• Alex I completely feel the same way about this!! Once in a while I love to get one of the baked items at Starbucks when I’m getting my morning coffee, and I hate that they started putting the calorie count on the display case next to the name of the delicious food! I get that they need to have the info on the website or something (which I think they used to have), but it bothers me that when I go to order my pumpkin cream cheese muffin that I can’t even order it without attaching a number to it.

  6. Thank you so much for your honesty with this post. I cannot be trusted to calorie count, I just can’t. I tried to convince myself I was “making sure I’m eating enough” and of course it didn’t happen. I was thrilled when that number became lower and lower or upset when it was higher. As much as I tried to kid myself, it is impossible for me to feel happy with a growing number… it made me feel guilty. Apart from that, I depended on the counter to tell me when I was hungry. I asked my boyfriend to delete my profile on a counting website and just do not let myself go there.

  7. This is another incredible story. All of them are, really. It’s inspiring to see that you can just stop counting one day. I’ve been “recovered” for a couple years now but I still have the thoughts. I still feel the guilt. It’s so difficult and it makes it so much easier to see that other people are doing it, and are successful at it. I can only hope that it gets easier with time. It sounds like you’re doing great, girl 🙂

  8. I can totally relate to this. I struggled for years with counting calories because of my perfectionist tendencies and it never let do anything other than unhealthy thoughts (and habits). I am not totally against calorie counting for people who are just starting to learn about how to eat properly and need to use it as a guide, but I think it should only be used temporarily if ever. I was using it as a form of control and would also feel guilty if I ate too many calories. Counting calories came with it anxiety and made food a source of stress, rather than fuel and joy. I am just so grateful I was able to get through that stage and now have such a different relationship with food than I used to. I love what you said about blogging and not wanting to be a blogger who is hiding disordered habits – this is just living a lie and not being truthful with readers which is ultimately what blogging should be about! Love this post.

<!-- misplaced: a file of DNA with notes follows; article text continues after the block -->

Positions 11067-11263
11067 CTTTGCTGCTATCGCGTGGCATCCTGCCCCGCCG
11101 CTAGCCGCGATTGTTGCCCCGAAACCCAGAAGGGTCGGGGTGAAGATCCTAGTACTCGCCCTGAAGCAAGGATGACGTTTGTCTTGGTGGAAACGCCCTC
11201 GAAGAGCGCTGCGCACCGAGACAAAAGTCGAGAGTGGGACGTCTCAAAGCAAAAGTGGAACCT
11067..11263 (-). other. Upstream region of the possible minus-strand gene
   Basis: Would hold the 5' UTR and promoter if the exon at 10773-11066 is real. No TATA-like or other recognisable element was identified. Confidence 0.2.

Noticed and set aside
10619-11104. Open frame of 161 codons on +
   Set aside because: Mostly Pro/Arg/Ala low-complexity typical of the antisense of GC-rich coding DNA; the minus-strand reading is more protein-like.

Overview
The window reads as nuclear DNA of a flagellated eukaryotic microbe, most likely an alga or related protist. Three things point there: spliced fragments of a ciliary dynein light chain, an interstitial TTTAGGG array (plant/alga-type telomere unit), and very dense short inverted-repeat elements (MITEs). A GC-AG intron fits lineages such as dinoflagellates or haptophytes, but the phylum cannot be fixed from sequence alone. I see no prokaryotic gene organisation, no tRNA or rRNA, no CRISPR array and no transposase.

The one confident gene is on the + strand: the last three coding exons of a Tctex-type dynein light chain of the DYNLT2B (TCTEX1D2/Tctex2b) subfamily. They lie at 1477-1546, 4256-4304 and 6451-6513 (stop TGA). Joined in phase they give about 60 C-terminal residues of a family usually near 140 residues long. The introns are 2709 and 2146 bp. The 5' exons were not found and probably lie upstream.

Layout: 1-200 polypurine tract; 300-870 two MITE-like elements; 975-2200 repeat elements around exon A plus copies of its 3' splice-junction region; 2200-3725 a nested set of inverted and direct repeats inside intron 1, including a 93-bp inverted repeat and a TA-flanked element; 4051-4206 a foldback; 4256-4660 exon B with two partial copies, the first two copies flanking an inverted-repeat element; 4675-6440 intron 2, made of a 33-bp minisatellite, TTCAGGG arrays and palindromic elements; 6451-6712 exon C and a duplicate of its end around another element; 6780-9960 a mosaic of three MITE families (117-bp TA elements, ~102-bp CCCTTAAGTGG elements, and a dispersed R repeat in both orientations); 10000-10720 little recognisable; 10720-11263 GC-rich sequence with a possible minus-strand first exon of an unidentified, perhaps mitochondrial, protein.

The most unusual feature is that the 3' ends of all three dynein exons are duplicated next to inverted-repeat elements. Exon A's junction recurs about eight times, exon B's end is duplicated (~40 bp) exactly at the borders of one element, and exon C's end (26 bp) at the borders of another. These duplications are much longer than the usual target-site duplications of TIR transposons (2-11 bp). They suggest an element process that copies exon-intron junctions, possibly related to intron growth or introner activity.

• Thanks Hayley! I’ve seen a few bloggers lately who are clearly suffering but are putting a false front on their blog; I can understand want to keep some aspects of their life private but I think it’s dishonest. And I don’t want to do that to anyone!

      I’ve been doing fine the first week – haven’t missed calorie counting at all! I know in the end it’s more harmful than it is helpful, so I don’t want to risk it.

  9. I am so glad that I stumbled upon this post. I am currently in the midst of working towards not counting calories at all. I am doing okay so far, but some days are better than others. Posts like these remind me of how important my health is and how unimportant calorie counting is. Thank you!

  10. Cheers to no more counting! I can relate in a somewhat different way… I never (thank god) suffered from and ED but coming off this competition diet for a few days has messed with me a bit. I’m so used to tracking every gram of protein or sodium or sugar that it’s been a little hard to let it go! It’s freaked me out a bit, to be honest.

    • I would love to do a bikini competition one day but I know I have to be mentally equipped to handle the diet part, it’s intense! I’ve seen how strict and meticulous your diet got, especially the last couple of weeks. It would definitely be a difficult habit to break – but once you do I think you’ll feel a sense of relief that you don’t have to count anymore.

  11. Umm, you are awesome.

    That’s pretty much all I have to say about that:)!

  12. I can relate to this because I was also a calorie counter. Even now that I’m recovered I’ve gone back to counting calories as a byproduct of tracking macro and micro nutrients. Like you, I felt anxious as I neared my calorie goal and relieved when I didn’t meet it. It’s hard to let go of but I’m working on it. It sounds like we’re in similar places.

    Right now I’m not counting anything because it makes me unhealthy. I just need to eat enough to be satisfied and move on.

    I’m glad you came clean about this because it helps me put my own behaviors into perspective.

    Good luck! I know we can both give up this bad habit!